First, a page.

By Rachel Pugh
Ignoring the part played by tumour evolution may comprise the effectiveness of new cancer treatments.
Dr Mariam Jamal-Hanjani, Senior Clinical Lecturer and Consultant Medical Oncologist at UCL Cancer Institute in London, expressed her hope that future clinical trials would be adapted to take into account tumour evolution to move towards bespoke treatments for patients with cancer.
The heterogeneity of cancer cells provides insight into the causes and progression of a disease.
Dr Jamal-Hanjani explained that tumour cells evolve along Darwinian lines leading to mutations at a cell and a chromosomal level. Multiregion sequencing can map the course of non-small-cell lung cancer (NSCLC) evolution, revealing the presence of clonal (or truncal) mutations in every cancer cell. Sub-clonal branches are evident in subpopulations of cancer cells. Extensive intra-tumour heterogeneity leads to genomic instability at the mutational and chromosomal level.
One reason heterogeneity is clinically important is that it allows for a prediction about the course of the disease. The proportion of sub-clonal somatic copy number aberrations (SCNAs) in a tumour is a predictor of death or disease recurrence. A disappointing number of studies take into account heterogeneity and tumour evolution.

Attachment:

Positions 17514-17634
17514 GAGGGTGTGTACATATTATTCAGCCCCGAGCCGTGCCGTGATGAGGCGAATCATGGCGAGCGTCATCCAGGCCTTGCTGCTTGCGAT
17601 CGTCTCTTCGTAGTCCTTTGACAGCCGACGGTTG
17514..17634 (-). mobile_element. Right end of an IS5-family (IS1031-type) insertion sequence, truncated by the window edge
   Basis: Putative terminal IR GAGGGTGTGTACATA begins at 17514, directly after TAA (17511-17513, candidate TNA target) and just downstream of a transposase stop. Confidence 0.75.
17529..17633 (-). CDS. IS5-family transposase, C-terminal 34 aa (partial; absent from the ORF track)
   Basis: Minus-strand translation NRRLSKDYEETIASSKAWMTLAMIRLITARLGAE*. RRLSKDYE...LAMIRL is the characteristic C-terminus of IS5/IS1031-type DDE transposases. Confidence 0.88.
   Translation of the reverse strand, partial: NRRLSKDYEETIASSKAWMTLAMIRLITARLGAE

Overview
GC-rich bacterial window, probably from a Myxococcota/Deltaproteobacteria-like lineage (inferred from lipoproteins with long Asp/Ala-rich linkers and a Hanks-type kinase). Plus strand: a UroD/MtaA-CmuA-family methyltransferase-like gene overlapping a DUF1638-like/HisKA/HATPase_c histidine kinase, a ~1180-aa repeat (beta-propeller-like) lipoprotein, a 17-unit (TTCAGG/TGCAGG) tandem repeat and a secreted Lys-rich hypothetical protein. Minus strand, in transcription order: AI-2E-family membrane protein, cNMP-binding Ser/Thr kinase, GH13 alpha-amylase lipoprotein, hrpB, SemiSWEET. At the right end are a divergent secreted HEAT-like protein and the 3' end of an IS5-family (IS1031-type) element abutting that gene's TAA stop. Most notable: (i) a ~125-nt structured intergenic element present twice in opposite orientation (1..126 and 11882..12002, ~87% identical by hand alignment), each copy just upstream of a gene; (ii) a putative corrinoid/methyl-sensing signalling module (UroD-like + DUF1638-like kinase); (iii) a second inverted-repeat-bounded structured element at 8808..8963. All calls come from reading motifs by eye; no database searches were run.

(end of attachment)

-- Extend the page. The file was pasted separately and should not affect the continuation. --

Making use of heterogeneity therapeutically requires targeting multiple trunk/clonal events in every cell, with each patient needing a unique therapy, without immune destruction. This is currently very expensive.
Current research is looking at tumour neoantigens. Dr Jamal-Hanjani is involved in a Phase 1/2 study with Achilles Therapeutics using clonal neoantigen targeting T cells (cNeT) in patients with metastatic or recurrent lung cancer. The study is expected to enrol the first patient later in 20191.
Greater knowledge of tumour evolution will change the way clinical trials are carried out. It will also permit interventions to take place in a patient with residual disease, at a point when intra-tumour heterogeneity is low.
Many questions still remain about how cancer evolution can be predicted and constraints harnessed, but Dr Jamal-Hanjani said: “It could be that with more study of more cancers we will be able to come up with evolutionary rule books. This might enable us to offer patients combination therapies and to stay one step ahead of the tumour.”